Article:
Since 2004, HDR has been honored to produce Harrisonburg’s Independence Day celebration with the support and assistance of countless community members, city department staff, and sponsors.

This event, which has changed over the years, has featured a variety of different activities that continue to improve each year. This year is no different! A full and vibrant celebration is still on with new and exciting features added to the line-up, including a morning run with a fun water slide finish, a $250,000 giveaway, and a revamped fireworks show that will delight everyone with a better display than we have ever been able to offer.

HDR’s staff, volunteers, and partners have worked hard to deliver a well-planned free event to the community. We have activities and entertainment from 7 a.m. until 9:30 p.m. These include a fitness class with Breathe, Valley Fourth RUN, farmers market, reading of the Declaration of Independence, three showings of Shrek, the Friendly City Fortune raffle drawing, a Classic Car Cruise-in, two concerts, craft beverages, a downtown retail and art market, great food options, and a ton of kids’ activities.

I am tremendously proud of everything that HDR staff and volunteers have packed into July 4th, but I understand that some people are curious about the factors that lead to our decision to not include a parade.

After Valley Fourth 2016, staff, board members, and volunteers assessed the quality of our programming as well as our human and financial resources for the event. We determined:

  • Construction planned on North Main Street would present a logistical challenge in 2017. Even though the construction was postponed, we start planning our events almost a year in advance and took this into consideration.
     
  • Overall parade participation and entertainment is lacking and we have been criticized for this in the past. Marching bands and musicians are not readily available on this holiday as schools are out of session and many families are out of town. Groups that are available either have long-standing commitments with other community parades or they must be paid. Given the short duration of the parade, paying for entertainment doesn’t make financial sense. Instead, we have expanded our entertainment options in other areas of the festival. 
     
  • The countless hours it takes to recruit entrants, secure applications, plan street closures with three city departments, recruit day-of volunteers, and plan and communicate the parade order with participants takes a considerable amount of time in the months leading to July 4th. The parade is both time- and resource-intensive and it is all for an activity that lasts 20-25 minutes.
     
  • We have found creative ways to integrate many of the parade participants into the festival. Attendees can visit the touch-a-truck with the Harrisonburg Fire Department. The antique cars that usually make up a considerable amount of the parade will be on display at the cruise-in at the Turner Pavilion and organizations will have booths at the event. All of these activities will allow you to have a more engaging experience with them than when they simply pass briefly in front of you.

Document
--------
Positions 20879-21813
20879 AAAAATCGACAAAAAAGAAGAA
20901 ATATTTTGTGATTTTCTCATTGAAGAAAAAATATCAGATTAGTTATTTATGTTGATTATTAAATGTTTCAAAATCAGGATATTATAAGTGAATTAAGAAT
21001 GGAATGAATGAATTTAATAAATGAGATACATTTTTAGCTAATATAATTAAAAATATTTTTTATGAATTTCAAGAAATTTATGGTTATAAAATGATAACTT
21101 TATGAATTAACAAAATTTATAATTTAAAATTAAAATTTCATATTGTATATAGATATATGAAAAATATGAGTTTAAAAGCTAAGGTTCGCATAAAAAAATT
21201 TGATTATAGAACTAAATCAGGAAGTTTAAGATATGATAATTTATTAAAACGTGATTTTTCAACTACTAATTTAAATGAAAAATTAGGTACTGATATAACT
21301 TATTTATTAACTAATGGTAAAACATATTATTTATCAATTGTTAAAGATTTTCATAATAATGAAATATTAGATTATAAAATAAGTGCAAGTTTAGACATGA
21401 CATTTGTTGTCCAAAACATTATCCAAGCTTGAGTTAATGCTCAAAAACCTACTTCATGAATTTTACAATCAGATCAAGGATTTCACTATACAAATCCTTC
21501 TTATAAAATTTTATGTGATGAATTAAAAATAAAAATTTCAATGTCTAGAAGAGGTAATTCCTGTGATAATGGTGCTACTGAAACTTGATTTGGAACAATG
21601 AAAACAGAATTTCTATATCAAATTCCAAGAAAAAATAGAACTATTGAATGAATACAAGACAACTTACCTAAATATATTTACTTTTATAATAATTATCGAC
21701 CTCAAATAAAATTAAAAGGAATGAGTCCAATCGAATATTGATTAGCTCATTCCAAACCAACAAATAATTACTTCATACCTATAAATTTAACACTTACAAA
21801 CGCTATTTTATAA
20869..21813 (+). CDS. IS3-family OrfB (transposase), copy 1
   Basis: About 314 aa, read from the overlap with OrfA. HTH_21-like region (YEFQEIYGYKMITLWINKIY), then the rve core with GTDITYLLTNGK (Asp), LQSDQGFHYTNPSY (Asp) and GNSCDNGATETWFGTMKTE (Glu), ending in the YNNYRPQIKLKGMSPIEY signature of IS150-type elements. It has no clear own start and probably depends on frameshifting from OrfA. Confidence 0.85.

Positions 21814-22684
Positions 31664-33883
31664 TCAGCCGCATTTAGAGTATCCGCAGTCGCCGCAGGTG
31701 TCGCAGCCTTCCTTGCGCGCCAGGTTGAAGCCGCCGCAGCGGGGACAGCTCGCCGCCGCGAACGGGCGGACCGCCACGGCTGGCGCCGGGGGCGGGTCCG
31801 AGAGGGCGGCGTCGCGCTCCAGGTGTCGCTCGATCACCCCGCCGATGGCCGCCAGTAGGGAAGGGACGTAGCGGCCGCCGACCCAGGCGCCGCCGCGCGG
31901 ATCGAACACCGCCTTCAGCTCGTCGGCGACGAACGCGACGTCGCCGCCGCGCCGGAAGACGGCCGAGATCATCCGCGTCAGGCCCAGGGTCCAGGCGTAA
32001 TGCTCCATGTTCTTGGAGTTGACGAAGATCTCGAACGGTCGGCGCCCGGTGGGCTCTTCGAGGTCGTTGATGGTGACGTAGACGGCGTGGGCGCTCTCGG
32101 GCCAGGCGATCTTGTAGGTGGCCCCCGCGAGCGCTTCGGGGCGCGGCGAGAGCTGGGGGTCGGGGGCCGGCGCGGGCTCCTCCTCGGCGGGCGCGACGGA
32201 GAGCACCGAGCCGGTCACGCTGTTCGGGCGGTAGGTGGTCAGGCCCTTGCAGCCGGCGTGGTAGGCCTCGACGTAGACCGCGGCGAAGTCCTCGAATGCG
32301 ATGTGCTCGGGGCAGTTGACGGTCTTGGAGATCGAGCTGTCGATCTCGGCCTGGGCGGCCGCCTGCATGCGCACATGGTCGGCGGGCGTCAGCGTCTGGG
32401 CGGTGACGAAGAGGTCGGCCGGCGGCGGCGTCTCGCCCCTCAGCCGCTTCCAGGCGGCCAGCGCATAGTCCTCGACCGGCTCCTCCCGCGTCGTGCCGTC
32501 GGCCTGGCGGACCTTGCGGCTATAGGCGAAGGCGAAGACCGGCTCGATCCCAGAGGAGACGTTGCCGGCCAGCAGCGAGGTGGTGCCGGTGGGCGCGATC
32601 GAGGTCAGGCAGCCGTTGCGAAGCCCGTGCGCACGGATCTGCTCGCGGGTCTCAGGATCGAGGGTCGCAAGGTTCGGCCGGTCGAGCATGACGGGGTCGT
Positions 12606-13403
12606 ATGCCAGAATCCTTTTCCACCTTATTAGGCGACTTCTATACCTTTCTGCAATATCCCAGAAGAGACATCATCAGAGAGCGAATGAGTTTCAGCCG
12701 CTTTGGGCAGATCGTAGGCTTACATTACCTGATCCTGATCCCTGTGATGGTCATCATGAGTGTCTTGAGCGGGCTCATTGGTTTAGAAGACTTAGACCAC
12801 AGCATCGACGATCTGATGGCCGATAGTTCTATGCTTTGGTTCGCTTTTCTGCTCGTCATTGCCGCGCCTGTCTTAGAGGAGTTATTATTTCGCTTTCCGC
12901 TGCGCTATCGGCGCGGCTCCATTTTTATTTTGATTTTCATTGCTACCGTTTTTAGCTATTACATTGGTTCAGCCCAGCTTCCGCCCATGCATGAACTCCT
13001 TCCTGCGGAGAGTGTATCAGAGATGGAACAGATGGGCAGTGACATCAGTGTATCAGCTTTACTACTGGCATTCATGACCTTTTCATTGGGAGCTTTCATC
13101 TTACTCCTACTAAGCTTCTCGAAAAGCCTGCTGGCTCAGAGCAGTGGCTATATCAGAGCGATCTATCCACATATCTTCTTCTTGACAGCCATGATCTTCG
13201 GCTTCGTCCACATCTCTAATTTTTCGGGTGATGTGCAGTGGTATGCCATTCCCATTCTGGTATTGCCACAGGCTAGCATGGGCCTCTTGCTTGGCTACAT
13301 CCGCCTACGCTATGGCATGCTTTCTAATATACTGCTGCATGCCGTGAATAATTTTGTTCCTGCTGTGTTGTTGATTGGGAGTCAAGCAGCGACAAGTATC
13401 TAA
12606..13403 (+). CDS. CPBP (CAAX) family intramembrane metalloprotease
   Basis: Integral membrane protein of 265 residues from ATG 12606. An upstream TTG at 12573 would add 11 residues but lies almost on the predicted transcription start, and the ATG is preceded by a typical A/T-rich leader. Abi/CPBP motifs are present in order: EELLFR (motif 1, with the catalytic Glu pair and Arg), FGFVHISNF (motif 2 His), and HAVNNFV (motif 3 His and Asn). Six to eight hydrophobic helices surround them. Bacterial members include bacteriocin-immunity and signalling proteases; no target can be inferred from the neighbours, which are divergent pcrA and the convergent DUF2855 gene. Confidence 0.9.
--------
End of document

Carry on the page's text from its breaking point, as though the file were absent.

• Closing the streets comes at a high cost to Harrisonburg Public Works and Police Department.  The number of city employees required to support the parade is considerable, and they are paid overtime rates as they have to secure the streets. Now, first responders have an opportunity to spend the holiday with their families.
     
  • Key to our mission at HDR is to support local merchants and economic activity downtown. When we surveyed downtown businesses last year, most overwhelmingly communicated the hardship that street closures present to their bottom line While the parade brought lots of people to the downtown district, the street closing largely depressed sales in stores and restaurants because people came only to watch the parade and did not patronize the businesses.

The bottom line is: HDR is a nonprofit organization and we must make informed and strategic business decisions. Planning a parade is not the best use of our resources; we can channel our efforts toward bringing better programming to more people over a longer period of time.  We have planned a better Valley Fourth event that realistically aligns with our financial and human resources and offers better entertainment for an ever-improving event.

We will continue to review our capacity and programming for all of our initiatives, activities, and events. We will continue to strive to do the best we can to strengthen downtown as a destination for residents and visitors and to support our business community. We appreciate your support as we continue to adjust and improve and make downtown the place we all want it to be.

Join us at Valley Fourth and help us paint the town red, white, and blue!